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Suture Substitutes: Using Skin Adhesives

Aaron Rubin, MD


Cyanoacrylate adhesives offer an attractive alternative to the use of sutures for closing lacerations, especially in sports medicine. Skin adhesives take less time to apply and cause less pain than suturing, and they require no dressing and no needle use—advantages that have obvious value in athletic settings. Further, studies (1,2) indicate that the cost of using tissue adhesives may be only 20% of that of suturing.

"Super glues," as cyanoacrylate adhesives are commonly known, polymerize on contact with a fluid or basic substance to form a strong bond. Various forms of these adhesives have been commercially available for years and are used by some physicians, though they are not approved by the US Food and Drug Administration (FDA) for medical use in the United States. A new-generation adhesive, octylcyanoacrylate, reportedly forms a stronger, more flexible bond than older cyanoacrylate glues (3). This substance has been approved for use by Health Canada for topical skin closure and appears likely to win FDA approval soon.

In one randomized trial (1), octylcyanoacrylate proved to be as effective as suturing in closing lacerations and was also faster and less painful. When evaluated at various follow-up intervals, the wounds were similar in appearance regardless of whether they had been treated with adhesive or with sutures. Dehiscence occurred in 3 of the 50 patients in the glue group vs 1 of 48 in the suture group.

Indications for Use

Wounds that are suitable for closure with tissue adhesives include lacerations on the face, torso, and extremities that do not have any of several contraindications. Contraindications include location on the hands or feet, location over a joint or at a mucocutaneous junction, and heavy contamination.

In addition, skin adhesives should not be used in pregnant women or patients with a history of peripheral vascular disease, diabetes mellitus, or prolonged corticosteroid use, or on patients who have puncture wounds or bite or scratch wounds (animal or human in origin).


Preparation for using a skin adhesive includes standard wound management steps: control of bleeding, assessment, irrigation, cleansing, and removal of any devitalized tissue. Depending on the depth of the wound, deep suturing may be necessary to eliminate "dead space" that could become infected.

To close the wound (figure 1: not shown), manually approximate the skin edges and paint the wound line with adhesive. These steps must be executed carefully to avoid introducing any adhesive into the wound or gluing yourself to the patient. Continue to hold the wound edges together for at least 30 seconds after applying the adhesive. As mentioned above, no dressing is required. However, in some athletic settings, you may wish to add wound closure tapes or a butterfly bandage to reinforce the wound and a dressing to cover it.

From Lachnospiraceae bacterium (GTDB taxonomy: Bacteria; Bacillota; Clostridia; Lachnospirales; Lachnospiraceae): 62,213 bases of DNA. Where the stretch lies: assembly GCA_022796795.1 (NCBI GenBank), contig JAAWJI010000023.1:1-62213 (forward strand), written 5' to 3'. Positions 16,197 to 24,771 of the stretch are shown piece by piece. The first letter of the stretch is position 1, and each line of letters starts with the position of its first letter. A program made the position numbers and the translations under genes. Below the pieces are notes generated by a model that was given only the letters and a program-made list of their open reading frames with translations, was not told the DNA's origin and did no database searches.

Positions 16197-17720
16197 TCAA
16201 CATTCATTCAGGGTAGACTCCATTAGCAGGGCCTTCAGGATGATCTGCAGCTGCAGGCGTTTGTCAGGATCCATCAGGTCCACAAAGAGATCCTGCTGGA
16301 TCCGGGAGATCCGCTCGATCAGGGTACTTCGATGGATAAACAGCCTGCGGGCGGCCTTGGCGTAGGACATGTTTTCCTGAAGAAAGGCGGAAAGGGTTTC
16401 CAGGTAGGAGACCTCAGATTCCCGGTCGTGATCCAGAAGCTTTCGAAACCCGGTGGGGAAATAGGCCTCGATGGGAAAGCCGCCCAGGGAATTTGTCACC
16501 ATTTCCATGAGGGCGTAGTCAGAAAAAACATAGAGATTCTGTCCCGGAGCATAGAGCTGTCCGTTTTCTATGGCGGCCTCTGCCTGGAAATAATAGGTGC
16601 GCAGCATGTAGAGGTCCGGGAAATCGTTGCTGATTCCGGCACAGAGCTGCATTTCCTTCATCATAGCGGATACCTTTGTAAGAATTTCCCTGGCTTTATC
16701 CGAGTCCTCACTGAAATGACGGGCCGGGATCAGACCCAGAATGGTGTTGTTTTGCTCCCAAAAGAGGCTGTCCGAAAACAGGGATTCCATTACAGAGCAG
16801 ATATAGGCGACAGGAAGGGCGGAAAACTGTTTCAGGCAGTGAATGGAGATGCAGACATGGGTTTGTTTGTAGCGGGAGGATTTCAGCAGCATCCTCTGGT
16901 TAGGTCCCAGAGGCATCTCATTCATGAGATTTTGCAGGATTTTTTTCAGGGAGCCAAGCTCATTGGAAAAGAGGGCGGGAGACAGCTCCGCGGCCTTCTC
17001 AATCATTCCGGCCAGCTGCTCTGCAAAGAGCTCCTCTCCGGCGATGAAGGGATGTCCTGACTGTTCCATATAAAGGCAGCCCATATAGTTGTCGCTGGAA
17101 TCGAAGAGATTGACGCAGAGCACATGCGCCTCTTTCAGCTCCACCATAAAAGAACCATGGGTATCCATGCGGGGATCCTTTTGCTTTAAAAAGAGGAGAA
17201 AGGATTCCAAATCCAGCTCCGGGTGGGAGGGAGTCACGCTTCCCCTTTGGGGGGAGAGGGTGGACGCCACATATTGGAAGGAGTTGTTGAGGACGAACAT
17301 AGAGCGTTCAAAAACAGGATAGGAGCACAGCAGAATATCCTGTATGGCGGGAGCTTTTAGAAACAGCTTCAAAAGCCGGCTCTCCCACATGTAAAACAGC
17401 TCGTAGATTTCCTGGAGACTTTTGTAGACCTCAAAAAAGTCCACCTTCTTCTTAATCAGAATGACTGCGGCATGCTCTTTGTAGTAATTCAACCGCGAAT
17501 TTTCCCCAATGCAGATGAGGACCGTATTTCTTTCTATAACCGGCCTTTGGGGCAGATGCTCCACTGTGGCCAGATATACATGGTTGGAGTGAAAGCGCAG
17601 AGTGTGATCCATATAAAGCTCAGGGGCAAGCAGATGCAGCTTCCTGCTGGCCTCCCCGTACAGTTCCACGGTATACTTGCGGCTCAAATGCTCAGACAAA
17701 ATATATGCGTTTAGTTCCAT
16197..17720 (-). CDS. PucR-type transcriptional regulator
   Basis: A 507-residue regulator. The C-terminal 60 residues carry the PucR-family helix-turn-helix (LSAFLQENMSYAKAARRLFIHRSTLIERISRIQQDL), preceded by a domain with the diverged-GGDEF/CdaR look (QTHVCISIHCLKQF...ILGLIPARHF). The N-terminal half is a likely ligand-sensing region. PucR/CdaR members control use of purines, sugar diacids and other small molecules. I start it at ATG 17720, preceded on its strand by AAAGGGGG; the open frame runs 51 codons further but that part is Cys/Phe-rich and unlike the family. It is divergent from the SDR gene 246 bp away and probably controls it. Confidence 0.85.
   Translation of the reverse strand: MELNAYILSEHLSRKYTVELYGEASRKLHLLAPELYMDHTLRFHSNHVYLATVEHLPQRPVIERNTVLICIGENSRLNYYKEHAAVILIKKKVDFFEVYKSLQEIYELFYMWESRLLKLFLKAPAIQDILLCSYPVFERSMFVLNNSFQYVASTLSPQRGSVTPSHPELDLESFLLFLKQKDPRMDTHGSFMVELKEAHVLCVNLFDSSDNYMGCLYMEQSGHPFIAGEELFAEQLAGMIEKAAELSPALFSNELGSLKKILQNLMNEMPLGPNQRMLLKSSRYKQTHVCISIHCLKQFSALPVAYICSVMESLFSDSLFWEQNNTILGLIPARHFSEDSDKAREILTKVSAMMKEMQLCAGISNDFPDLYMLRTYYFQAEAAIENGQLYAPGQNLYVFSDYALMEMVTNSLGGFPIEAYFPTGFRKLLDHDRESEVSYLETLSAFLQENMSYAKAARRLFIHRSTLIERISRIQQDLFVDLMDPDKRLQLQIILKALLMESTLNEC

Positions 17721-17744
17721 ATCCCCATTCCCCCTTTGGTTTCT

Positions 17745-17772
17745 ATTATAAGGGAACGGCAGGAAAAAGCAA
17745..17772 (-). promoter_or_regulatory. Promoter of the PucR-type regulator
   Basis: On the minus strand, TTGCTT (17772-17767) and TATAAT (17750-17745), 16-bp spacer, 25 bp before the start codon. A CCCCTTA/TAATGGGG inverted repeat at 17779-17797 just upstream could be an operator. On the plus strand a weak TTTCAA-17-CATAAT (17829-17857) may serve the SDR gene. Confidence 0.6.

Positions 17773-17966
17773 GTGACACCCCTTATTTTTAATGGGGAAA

The wound area should be inspected daily by the patient for signs of infection such as redness, swelling, warmth, tenderness, and drainage. The adhesive usually peels off within a few days after it is applied, depending on the site and the nature of the patient's activities. In most of these cases no follow-up will be required, but in some patients the nature of the wound and the patient's activities may suggest a need for a second look to make sure of proper healing. Clinical judgement can be your guide to follow-up.


  1. Osmond MH, Klassen TP, Quinn JV: Economic comparison of a tissue adhesive and suturing in the repair of pediatric facial lacerations. J Pediatr 1995;126(6):892-895
  2. Bruns TB, Simon HK, McLario DJ, et al: Laceration repair using a tissue adhesive in a children's emergency department. Pediatr 1996;2021(4 pt 1):673-675
  3. Quinn J, Wells G, Sutcliffe T, et al: A randomized trial comparing octylcyanoacrylate tissue adhesive and sutures in the management of lacerations. JAMA 1997;277(19):1527-1530

Dr Rubin is director of the Kaiser Permanente Sports Medicine Fellowship in Fontana, California. He is a member of the editorial board of The Physician and Sportsmedicine and a fellow of the American Academy of Family Physicians and the American College of Sports Medicine.



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